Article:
And, so far so good. Yes, there’s brain damage but nothing we didn’t already know about or isn’t consistent with the illness he contracted just after his premature birth. No seizure activity. All genetic tests so far and LP normal. Of course, the ones that are outstanding could still threaten something bad, but only the very rare things are left now and that is unlikely.

This is good news. I still don’t know why we weren’t told. Whether the report was lost in the post (we have been told this about two separate matters before – one an internal post issue) or whether we just weren’t informed, I don’t know. But I’m glad I chased this up. I’m glad we know what we know.

But this meant I already felt bruised and battered going into the ring for a second time last week…

2) OT. By rights, Boo should have been under OT for about 8 months now. He has been top of the ‘urgent’ OT waiting list (urgent because he is at high risk of scoliosis and because his Dad and I are starting to get back injuries) for 3 months. Here we have a Social Services OT for equipment for home and one at the hospital who does equipment for on the go, nursery, school etc. The two are apparently arguing the toss about who should help Boo in these different ‘settings’ because he is under 2. But I have managed to source a seat for home myself (no idea if it is therapeutically the best thing for Boo but it’s better than what we had before). Nursery urgently need something too. Let me be clear, if this isn’t sorted we have been told Boo will have irreversible spinal problems.

All of the consultant’s and the physio’s attempts to contact the hospital OT in the last 3 months have been ignored. The 6 phone calls I have made in the last 3 months have been ignored. So at the physio’s urging I emailed and wrote a hard copy letter to the Customer Services Manager at our local healthcare provider to complain officially. The next day I got an email (although this seems merely to have been a coincidence) from the Senior Paediatric OT saying she would call me with an update the next day. The next day the phone rang and I was told she had no idea when anyone could see Boo as there wasn’t a single appointment for months and I should write a letter to complain.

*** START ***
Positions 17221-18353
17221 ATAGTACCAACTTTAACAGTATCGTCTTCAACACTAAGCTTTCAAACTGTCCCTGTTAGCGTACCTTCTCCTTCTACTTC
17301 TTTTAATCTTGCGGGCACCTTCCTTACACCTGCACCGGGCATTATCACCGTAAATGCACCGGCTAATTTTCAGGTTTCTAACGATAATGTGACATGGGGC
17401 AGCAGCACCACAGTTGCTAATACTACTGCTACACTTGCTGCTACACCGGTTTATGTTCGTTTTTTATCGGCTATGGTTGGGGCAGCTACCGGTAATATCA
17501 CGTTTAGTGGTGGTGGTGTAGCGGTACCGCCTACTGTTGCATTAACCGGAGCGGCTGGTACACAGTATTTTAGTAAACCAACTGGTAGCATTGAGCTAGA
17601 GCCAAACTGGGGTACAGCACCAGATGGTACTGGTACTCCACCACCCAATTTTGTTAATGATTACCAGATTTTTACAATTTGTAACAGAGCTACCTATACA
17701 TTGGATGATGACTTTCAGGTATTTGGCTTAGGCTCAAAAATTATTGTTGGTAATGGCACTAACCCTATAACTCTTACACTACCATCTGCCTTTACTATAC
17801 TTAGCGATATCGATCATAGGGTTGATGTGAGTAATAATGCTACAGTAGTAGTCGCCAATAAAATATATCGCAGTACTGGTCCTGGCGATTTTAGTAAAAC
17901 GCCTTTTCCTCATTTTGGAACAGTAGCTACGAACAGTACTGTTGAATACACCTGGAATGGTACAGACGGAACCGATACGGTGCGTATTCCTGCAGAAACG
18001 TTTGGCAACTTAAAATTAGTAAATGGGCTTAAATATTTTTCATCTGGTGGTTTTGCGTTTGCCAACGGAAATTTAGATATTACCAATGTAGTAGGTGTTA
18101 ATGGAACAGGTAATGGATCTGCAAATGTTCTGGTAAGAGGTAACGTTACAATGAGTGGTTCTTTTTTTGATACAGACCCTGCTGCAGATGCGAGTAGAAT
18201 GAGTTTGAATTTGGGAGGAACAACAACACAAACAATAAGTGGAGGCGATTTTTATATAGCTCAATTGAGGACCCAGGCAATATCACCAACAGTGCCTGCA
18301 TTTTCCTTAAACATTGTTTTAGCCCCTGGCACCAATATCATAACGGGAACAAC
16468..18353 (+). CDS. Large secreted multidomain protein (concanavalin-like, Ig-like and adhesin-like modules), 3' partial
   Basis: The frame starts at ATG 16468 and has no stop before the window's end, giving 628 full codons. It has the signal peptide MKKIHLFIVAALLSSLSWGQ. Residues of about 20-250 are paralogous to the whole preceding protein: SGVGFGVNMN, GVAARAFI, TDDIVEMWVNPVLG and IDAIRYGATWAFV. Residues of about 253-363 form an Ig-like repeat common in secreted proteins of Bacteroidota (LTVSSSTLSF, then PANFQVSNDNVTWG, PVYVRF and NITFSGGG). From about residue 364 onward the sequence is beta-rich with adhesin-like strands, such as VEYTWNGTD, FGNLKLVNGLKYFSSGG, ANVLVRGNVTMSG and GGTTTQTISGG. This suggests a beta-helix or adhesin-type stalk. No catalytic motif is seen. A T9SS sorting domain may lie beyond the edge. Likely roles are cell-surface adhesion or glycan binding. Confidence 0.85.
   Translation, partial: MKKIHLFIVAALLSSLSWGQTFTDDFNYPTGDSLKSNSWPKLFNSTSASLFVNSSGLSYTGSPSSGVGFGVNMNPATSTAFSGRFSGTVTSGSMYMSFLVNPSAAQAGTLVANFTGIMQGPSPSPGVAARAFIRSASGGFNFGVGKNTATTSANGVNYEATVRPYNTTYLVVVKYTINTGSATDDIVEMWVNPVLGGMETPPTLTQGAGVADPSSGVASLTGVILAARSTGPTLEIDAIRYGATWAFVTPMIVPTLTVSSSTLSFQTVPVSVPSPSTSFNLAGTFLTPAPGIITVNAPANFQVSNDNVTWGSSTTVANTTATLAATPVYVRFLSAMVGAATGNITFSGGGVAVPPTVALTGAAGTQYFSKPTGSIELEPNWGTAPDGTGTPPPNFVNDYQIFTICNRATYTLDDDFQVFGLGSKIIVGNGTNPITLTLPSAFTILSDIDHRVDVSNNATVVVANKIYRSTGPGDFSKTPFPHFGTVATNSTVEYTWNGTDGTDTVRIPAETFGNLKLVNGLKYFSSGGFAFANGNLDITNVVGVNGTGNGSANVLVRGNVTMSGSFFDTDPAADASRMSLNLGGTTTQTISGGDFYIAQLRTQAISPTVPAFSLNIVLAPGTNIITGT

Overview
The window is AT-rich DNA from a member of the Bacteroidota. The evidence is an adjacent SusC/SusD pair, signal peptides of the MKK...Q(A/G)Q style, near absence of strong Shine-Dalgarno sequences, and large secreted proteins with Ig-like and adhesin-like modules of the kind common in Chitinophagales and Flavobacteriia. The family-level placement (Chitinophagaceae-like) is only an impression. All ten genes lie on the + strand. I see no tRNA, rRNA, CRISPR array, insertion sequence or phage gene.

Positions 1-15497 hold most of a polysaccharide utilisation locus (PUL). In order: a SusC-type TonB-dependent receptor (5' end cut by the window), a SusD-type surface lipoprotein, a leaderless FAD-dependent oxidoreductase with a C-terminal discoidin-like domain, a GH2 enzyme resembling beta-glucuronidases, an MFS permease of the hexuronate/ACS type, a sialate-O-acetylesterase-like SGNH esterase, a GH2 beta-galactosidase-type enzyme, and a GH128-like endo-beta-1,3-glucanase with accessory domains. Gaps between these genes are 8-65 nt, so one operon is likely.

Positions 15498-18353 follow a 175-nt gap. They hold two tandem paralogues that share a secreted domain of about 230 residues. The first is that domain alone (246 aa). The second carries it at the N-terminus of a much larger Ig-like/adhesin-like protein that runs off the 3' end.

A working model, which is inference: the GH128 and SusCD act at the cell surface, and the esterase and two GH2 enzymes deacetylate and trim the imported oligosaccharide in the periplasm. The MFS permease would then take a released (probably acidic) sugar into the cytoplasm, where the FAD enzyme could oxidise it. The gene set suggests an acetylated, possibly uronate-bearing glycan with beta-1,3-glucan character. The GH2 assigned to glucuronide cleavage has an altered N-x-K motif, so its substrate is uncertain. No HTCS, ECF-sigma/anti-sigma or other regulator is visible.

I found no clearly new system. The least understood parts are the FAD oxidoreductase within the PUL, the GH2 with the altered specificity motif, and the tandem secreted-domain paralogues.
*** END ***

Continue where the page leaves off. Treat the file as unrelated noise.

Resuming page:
I pointed out I already had complained and I broke down. Through my sobs I pointed out the prognosis we’d been given if Boo didn’t have the right equipment. I pointed out I would go out and buy anything he needed myself if I had to, but I needed their professional advice to get the right thing. As I felt my heart beating out of my chest, I said, without thinking about it much and calmly, that if Boo did develop spinal problems as a result of all this, I would be seeking legal advice. She said she’d make a note of that. She asked me to pass on the complaint I’d sent. It contained a litany of complaints about her. I felt nervous, but knew the contents were 100 per cent truthful so said I would.

I put the phone down and felt like I was going to collapse. You see it wasn’t just one phone call that made me feel upset and angry. We are talking about nearly 18 months of cock-ups and battles. 18 months of people not following protocols and jeopardizing Boo’s health (some of which have already had long term implications); of losing reports, files and other important information; of being put on the wrong (non-urgent) waiting lists; of being jumped in the queue by people who we are told ‘make more of a fuss with far less reason to’; of not having people communicate with you.